Communication Challenges for Children with DIPG

Many children with DIPG have trouble communicating at points during their treatment. These communication problems can stem from many causes such as: swelling from the tumor, weak muscles in the neck that help the tongue and mouth to form letters, or from the tumor irritating or damaging certain cranial nerves that control the vocal cords. Some children with DIPG have speech that is difficult to understand. Speech therapy may help. Children may recover their speech over time if loss of speech is due to a reversible cause, such as swelling. Sometimes speech does not improve much, even with therapy. This can be quite frustrating for you and your child. Remember to be patient and let your child have extra time to try to communicate with you. Here are some helpful hints to improve communication.

  • Speech therapy: Ask your doctor or nurse practitioner if he or she thinks speech therapy would be helpful and, if so, to help you arrange the therapy.

  • Picture boards: Your speech therapist can help you make a picture board to identify common things that your child may be trying to communicate. You can also do this as a family project. Find pictures in magazines, print pictures from online, or draw pictures of common things your child may want to communicate, such as being hungry/wanting food, being thirsty/wanting a drink, wanting to go to bed, wanting to go to the bathroom, wanting to play, wanting to watch TV or a DVD movie, having pain, feeling nauseated, etc. Some speech therapists have picture boards that are already made for different ages of children. You can teach your child to point to the picture of what he/she is trying to communicate. There is an iPad application (app) called Picture Board that is available for free download from the Apple store.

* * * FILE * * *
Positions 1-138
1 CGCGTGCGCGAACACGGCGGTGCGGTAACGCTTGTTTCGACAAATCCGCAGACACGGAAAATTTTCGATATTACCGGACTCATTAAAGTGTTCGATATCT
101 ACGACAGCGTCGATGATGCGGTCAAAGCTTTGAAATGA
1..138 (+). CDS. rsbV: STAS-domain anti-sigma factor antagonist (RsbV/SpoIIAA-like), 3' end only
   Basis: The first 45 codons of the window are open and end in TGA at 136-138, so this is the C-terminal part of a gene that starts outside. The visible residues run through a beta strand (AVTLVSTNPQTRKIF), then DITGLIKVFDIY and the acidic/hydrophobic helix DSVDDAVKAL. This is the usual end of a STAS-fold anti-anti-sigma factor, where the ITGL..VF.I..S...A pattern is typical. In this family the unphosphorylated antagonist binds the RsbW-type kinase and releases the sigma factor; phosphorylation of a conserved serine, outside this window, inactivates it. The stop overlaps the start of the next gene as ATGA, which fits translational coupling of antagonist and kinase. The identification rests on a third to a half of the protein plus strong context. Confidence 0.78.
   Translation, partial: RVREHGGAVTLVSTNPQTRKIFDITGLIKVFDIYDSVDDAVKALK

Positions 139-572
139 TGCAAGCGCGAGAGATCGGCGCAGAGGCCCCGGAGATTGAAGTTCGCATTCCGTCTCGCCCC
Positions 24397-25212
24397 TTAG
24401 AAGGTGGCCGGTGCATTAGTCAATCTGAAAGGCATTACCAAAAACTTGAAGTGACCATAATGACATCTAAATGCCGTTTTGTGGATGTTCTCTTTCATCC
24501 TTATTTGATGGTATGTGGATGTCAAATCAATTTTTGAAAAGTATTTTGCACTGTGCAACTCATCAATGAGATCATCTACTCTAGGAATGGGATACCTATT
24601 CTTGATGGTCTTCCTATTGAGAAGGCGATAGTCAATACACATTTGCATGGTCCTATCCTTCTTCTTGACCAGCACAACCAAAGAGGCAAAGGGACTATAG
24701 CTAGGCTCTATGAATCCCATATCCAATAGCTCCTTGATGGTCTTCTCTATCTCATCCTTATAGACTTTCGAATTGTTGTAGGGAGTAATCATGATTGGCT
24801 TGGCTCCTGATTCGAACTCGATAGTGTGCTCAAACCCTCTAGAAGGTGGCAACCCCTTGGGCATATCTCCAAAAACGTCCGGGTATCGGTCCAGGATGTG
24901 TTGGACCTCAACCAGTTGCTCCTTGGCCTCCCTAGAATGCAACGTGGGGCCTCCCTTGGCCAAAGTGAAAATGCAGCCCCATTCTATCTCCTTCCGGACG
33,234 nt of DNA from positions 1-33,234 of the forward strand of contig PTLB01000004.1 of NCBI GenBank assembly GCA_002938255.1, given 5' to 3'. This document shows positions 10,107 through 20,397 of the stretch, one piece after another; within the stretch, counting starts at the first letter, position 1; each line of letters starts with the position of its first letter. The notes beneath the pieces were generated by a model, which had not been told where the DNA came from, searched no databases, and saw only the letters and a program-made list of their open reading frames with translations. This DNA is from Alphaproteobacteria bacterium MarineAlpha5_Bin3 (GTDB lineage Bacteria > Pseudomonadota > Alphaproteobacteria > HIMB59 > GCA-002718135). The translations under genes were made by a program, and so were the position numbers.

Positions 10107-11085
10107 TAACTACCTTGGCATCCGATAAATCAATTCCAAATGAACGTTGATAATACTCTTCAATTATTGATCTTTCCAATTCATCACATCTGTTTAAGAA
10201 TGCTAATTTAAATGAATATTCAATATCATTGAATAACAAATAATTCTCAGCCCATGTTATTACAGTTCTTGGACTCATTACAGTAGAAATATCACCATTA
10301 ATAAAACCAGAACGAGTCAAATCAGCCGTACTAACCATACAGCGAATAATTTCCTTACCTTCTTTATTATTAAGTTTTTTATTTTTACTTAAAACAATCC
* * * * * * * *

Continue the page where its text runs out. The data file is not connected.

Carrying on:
• Voice communication devices: There are computer programs or hand-held electronic devices that allow your child to push a picture of what they want and the computer "speaks" the word or phrase. These may not be available in your hospital, but you can ask about ways to order them. There is a useful iPad application (app) that can be downloaded for free called “Talk Assist” for those children who can type text that is then converted to speech; and another free application called “Small Talk, Conversational Phrases,” which provides a vocabulary of pictures that subsequently talk in a human voice.

  • Pencil and paper: Have pencils (or markers or crayons) and paper readily available for your child to write down what he/she is trying to communicate. Save the common cards so they can be used over again. If your child cannot write but can read, consider writing common phrases out on 5 x 8 cards for your child to use to communicate what he/she needs or wants.

  • Take your time and allow your child to take their time: Difficulty communicating is very frustrating for most children. Try not to rush your child or ask him/her over and over to repeat what he/she is trying to say. Begin to use picture boards or the written cards early, when your child is not having much difficulty communicating, so that it is natural to him/her when he/she is no longer able to speak clearly.